Armstrong v Corus Entertainment Inc 2018 ONCA 689

In 2014, William Armstrong, a candidate for city councillor in London, Ontario, sued his opponent, Nancy McSloy, for defamation. He also sued members of her campaign team and the local radio station. The claims arose out of certain remarks made during the municipal campaign.

After the appellants had filed their Statements of Defence, they moved for a dismissal of the action under s. 137.1 of the CJA. The motion judge held that the appellants had satisfied him that the expressions that were the subject matter of Mr. Armstrong’s claims related to “a matter of public interest” as required by s. 137.1(3).

The motion judge (on s. 137.1 motion) concluded that there was substantial merit to Mr. Armstrong’s assertions that the impugned statements, when read as a whole, referred to Mr. Armstrong, were published to others, and bore various defamatory meanings. The motion judge addressed the specific defences that were raised by the personal defendants and by Corus. He concluded there were grounds to believe that none were valid.

As with the merits analysis, the public interest considerations must focus on the claims as advanced against each defendant separately. In assessing the harm done or potentially done to Mr. Armstrong, one must distinguish between comments made through various media outlets to a wide public audience and comments made to a handful of Twitter followers. The motion judge did not draw that distinction, but instead looked at potential harm to Mr. Armstrong globally. He erred in law in doing so.

On the evidence adduced at the motion, Mr. Armstrong demonstrated little, if any, personal or financial harm, real or potential, as a consequence of any of the alleged defamatory statements. He was re-elected, defeating Ms. McSloy and another candidate with “some separation” between himself and the second place candidate. The motion judge, while describing several variations of the derogatory meanings that he said could be taken from the statements, did not identify any specific harm suffered or likely to be suffered by Mr. Armstrong.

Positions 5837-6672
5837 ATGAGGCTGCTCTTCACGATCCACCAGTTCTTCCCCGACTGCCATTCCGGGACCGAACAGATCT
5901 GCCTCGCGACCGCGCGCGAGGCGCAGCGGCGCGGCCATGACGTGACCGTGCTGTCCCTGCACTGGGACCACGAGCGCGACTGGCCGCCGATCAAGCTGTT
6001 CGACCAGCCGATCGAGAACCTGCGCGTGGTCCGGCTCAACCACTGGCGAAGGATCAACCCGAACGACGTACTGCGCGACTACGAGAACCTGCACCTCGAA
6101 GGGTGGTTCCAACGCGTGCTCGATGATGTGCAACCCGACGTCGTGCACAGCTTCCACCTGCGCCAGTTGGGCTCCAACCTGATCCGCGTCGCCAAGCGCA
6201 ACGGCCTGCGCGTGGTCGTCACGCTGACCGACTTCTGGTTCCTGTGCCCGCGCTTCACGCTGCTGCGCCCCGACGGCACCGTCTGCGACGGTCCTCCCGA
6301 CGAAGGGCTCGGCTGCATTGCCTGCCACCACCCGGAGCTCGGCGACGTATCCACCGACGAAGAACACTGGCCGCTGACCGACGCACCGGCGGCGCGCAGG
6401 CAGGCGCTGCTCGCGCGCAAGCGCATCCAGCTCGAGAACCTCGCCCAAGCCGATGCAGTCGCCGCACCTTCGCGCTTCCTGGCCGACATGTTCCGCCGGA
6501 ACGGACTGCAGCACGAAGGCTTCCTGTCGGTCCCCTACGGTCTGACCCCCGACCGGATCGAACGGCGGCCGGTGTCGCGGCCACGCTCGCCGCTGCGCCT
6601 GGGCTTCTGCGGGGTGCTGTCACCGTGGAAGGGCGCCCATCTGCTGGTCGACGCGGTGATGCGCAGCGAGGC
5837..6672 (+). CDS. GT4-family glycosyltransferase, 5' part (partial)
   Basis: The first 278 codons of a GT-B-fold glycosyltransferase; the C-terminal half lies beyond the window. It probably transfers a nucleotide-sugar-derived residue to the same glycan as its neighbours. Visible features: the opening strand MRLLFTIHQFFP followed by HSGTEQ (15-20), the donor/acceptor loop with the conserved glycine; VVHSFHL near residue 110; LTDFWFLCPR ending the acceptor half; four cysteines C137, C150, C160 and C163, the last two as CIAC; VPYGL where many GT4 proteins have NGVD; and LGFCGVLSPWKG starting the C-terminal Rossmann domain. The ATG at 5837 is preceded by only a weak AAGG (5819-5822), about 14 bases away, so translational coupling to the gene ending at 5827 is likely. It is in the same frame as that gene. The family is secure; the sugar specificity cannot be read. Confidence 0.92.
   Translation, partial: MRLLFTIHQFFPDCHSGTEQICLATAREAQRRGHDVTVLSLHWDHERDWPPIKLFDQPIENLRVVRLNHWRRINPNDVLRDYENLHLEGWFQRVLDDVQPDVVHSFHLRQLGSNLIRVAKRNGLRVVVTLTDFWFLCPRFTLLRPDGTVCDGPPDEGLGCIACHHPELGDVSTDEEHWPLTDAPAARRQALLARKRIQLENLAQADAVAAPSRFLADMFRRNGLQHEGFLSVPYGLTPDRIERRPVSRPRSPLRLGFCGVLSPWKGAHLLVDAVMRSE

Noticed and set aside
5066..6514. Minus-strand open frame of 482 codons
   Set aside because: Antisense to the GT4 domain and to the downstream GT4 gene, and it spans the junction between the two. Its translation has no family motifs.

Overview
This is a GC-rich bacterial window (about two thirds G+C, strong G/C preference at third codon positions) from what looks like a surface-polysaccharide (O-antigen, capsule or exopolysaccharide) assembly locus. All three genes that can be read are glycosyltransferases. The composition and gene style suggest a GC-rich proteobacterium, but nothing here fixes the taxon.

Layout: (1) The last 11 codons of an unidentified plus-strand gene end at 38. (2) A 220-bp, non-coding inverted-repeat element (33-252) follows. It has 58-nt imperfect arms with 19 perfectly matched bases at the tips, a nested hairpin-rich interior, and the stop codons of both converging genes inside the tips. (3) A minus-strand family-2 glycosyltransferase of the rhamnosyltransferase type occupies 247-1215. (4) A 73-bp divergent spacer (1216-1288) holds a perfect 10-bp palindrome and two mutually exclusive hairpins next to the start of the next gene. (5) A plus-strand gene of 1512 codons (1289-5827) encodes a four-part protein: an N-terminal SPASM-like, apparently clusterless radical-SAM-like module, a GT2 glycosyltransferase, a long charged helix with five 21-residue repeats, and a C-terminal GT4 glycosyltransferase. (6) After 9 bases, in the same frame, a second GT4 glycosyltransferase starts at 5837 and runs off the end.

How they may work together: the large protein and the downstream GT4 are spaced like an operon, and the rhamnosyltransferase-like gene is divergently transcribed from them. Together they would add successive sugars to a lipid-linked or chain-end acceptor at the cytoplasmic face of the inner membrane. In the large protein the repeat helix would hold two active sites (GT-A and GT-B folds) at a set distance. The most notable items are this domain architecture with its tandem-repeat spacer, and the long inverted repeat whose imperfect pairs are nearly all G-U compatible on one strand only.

Against what I would characterize as modest evidence of harm or potential harm to Mr. Armstrong stands the very strong public interest in promoting freedom of expression by candidates during the electoral process. The public expects and benefits from vigorous debate among candidates. The rhetoric can become personal and overly zealous. No doubt, candidates have in the past, and will in the future, step over the line between strongly stated opinions and defamatory comments. However, the message to be taken from the enactment of s. 137.1 is that not every foot over the defamatory foul line warrants dragging the offender through the litigation process. By enacting s. 137.1, the Legislature acknowledged that, in some circumstances, permitting the wronged party to seek vindication through litigation comes at too high a cost to freedom of expression.